Suddenly, quick steps are heard at the door, and it swings open wide. A prison guard is at the entrance. Kholmyansky, to the investigator!
I stand up, shifting from one foot to the other.
- – What investigator? My investigator is in Võru. Maybe it’s a transport?
- – No, to the investigator. The guard waves the paper. It’s written “to the investigator.”
I shrug my shoulders and follow her. A vague, chilling anxiety creeps in, overwhelming me at every step. We proceed downstairs, where I see someone pacing back and forth, back and forth. I haven’t seen anyone like that for a long time. A confident, middle-aged man, dressed in a well-tailored outfit, exuding the scent of expensive perfume. What a curious, cold, sharp gaze.
– Hello, Alexander, I am your new investigator, Colonel Chikarenko, investigator for especially important cases, and here is my colleague, commissioner in charge of especially important cases, Major. . .
Caught off guard, I desperately try to play for time in order to figure things out. Why the sudden change in investigator, why, has my case been transferred to these imposing gentlemen? What kind of crazy importance do they attribute to my case if they have sent from Moscow people of such high rank—and two of them? Are my fears being realized?
– Your case has been transferred to us, Alexander; it is common practice that we take over cases from the provinces. You needn’t be surprised at this.
We descend into the basement for interrogations.
Chikarenko turns to me.
– Alexander, we have an important announcement for you. On August 29, a search was conducted in your apartment in Moscow. In the course of the search, a pistol, cartridges, and anti-Soviet literature were discovered. Tell us, please, who gave you these objects, and for what purpose did you keep them at home?
The meaning of these simple words does not sink in at first, as if my body is frozen and they just slide off without being absorbed. And then suddenly, a burning sensation envelops me. I am breathing heavily; my hands are trembling.
Here is the provocation that I was so afraid of! Here is that major case that they were preparing for me in order to bury me behind bars.
I mustn’t show them that I am frightened; I can’t let them see my severe stress. I mustn’t let them write the interrogation protocol themselves, I have to write it myself. As if reading my thoughts, Chikarenko hands me the log of the interrogation.
– You are forewarned, Alexander, about the punishment for giving false testimony. That is a criminal offense.
I begin to record my testimony in the protocol: “I affirm that I did not keep arms, ammunition or anti-Soviet literature at home.”
How can I keep the pen from dancing in my hands? I am so tense and my hand is trembling. The lines I am writing are coming out so uneven. Ugh, how they give me away. Somehow they have a terrible slant; how can I straighten them?
The interrogation continues:
– Please explain, Alexander, how is it that all those who were vacationing with you came from different cities and all of them are individuals of Jewish origin? Didn’t one of them give you a weapon? What did you do during your vacation?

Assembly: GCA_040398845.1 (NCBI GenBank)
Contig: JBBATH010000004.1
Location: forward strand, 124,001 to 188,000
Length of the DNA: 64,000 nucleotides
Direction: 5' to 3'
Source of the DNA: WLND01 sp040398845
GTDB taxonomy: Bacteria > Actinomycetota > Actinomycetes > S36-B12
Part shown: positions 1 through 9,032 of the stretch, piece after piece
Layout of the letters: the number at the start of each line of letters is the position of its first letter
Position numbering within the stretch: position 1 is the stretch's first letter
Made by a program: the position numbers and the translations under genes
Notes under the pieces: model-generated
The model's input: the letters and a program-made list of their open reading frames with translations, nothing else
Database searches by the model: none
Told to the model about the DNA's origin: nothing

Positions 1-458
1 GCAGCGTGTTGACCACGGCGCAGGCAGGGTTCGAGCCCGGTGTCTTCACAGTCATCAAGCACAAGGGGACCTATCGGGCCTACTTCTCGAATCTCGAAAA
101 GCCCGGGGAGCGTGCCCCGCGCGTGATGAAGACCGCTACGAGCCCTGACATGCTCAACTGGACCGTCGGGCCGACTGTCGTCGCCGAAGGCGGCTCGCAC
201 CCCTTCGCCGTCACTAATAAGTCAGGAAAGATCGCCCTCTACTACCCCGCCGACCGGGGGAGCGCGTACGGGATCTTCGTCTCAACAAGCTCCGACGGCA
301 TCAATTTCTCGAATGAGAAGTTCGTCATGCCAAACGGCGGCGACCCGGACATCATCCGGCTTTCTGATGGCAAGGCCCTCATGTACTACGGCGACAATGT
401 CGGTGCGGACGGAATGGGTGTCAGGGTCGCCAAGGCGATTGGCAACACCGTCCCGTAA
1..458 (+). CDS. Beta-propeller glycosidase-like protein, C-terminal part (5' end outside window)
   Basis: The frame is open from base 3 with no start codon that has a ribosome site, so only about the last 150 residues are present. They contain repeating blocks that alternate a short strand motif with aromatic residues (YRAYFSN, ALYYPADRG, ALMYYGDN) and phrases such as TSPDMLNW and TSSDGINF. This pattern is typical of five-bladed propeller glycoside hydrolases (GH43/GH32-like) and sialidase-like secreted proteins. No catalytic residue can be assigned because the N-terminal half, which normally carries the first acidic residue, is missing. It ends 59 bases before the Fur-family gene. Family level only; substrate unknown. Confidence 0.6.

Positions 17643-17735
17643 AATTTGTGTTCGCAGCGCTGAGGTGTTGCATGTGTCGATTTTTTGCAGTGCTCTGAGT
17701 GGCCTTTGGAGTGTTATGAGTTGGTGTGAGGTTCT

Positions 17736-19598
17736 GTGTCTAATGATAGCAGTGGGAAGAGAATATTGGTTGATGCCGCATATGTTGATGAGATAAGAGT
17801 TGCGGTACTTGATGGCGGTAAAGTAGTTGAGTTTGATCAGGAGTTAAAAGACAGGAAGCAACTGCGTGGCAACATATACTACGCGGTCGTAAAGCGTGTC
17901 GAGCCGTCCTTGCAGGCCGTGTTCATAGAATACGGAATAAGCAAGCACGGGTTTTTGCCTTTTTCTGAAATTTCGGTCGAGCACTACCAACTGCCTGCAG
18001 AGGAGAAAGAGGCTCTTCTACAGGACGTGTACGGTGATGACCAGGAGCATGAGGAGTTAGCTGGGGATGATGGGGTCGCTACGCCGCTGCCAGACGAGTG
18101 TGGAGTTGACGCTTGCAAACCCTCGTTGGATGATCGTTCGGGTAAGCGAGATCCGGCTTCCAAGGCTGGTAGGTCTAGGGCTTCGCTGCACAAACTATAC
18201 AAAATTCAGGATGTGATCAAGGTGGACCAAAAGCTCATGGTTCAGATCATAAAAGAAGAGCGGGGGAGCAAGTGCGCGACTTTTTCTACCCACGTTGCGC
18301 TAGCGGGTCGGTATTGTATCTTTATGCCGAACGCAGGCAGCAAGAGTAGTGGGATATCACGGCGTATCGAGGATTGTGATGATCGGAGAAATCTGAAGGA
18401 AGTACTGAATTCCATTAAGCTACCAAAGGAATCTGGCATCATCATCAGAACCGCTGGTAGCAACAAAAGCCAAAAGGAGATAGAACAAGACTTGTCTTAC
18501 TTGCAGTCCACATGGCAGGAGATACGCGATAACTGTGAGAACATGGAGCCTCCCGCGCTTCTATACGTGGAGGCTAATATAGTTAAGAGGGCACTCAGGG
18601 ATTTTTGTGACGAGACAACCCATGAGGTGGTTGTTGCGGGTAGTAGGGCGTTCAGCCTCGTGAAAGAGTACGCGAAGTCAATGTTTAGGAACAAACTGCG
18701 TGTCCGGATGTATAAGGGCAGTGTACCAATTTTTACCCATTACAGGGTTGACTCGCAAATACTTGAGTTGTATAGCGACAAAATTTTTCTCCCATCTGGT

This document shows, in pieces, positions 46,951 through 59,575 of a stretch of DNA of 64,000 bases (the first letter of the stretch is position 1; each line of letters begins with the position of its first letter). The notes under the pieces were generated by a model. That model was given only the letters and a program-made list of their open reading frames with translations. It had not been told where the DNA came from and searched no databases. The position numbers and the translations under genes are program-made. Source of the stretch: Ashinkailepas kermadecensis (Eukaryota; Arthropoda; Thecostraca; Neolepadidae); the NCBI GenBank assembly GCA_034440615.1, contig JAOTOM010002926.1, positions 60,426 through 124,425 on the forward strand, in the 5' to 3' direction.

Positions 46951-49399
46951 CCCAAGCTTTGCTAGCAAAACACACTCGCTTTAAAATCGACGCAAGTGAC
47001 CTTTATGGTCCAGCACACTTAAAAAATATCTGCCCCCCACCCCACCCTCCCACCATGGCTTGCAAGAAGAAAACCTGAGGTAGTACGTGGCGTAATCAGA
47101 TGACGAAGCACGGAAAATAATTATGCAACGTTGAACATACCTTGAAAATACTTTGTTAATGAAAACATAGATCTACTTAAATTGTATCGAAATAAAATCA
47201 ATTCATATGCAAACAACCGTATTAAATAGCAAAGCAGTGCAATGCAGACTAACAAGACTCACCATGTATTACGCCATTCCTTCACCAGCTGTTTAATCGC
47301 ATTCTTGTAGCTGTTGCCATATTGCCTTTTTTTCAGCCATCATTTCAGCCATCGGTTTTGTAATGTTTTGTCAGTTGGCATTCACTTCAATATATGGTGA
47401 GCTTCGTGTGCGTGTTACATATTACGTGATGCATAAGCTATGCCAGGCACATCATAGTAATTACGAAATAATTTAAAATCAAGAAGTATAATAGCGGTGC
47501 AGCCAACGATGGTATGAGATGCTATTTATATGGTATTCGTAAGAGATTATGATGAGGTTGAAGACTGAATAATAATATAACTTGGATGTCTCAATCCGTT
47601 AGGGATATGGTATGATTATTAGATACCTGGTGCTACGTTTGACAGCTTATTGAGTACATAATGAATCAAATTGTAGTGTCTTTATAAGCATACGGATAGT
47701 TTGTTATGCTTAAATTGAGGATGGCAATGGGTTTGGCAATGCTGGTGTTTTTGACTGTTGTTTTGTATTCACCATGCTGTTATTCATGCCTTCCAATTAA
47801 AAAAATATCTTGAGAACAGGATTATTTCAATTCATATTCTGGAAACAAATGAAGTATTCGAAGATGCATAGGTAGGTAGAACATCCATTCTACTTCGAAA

I write and write and write and the slant keeps changing all the time. Chikarenko continues to ask the same question over and over in different guises. But I hold my own:
– Extraneous questions are not relevant to the case; I didn’t keep a weapon, this is a provocation.
I stop writing and Chikarenko mockingly turns to me:
– You, no doubt, have studied the criminal code thoroughly, Alexander? Do you understand what illegal possession of a weapon entails? Up to five years imprisonment. I am not even speaking about anti-Soviet literature. I advise you to cooperate with the investigation. Nothing good will come of being stubborn. Soon we shall continue our discussion.
I sit vigil, unable to doze off the whole night. Now the picture has become clear. I have been tormented by uncertainty, but now I can “rejoice” at this pristine clarity. They planted the weapon in order to portray us as a group of criminals, terrorists, who, under the guise of studying Hebrew, Jewish culture, and Jewish civilization, are in fact violating the law by keeping weapons and ammunition. When the time comes, they will use this portrayal of us. Dangerous people! Of course they need to be isolated from society.
So. . . they want to break me and use me as an example to intimidate all the others. They want people to say, “Remember Kholmyansky, remember how he held up at first, but look at him now!” The others would think, what they did to Kholmyansky, they’ll do to each and every one of us. And everyone would give in and then everything would collapse; the Cities Project would turn to dust, as if it had never existed. And they would not just twist our arms on the sly; they would try to organize a televised “show” of “repentant criminals.” What would remain of the Jewish movement? How would we raise the spirits of those forty thousand refuseniks and potential olim (immigrants to Israel) who would see and hear all this and be frightened? Isn’t it of crucial importance now to show fortitude; after all, didn’t the heroes of the Warsaw ghetto revolt even though they knew from the beginning that it was doomed? And we still have a chance!
How can I best show that I protest clearly and unambiguously against the charges? A hunger strike! After all, I have had some training, having fasted many times for medical reasons and for spiritual purification. Perhaps it will be easier for me than for many others. I am 34 years old — at the very height of my physical and mental powers. If not now, then when? The attention of the entire Jewish world is focused on me. How I hate our enemies! This is my antidote, my true weapon. It is a double-edged sword; yes, it will slash me, but not just me; it will also slash them. I. . . am ready.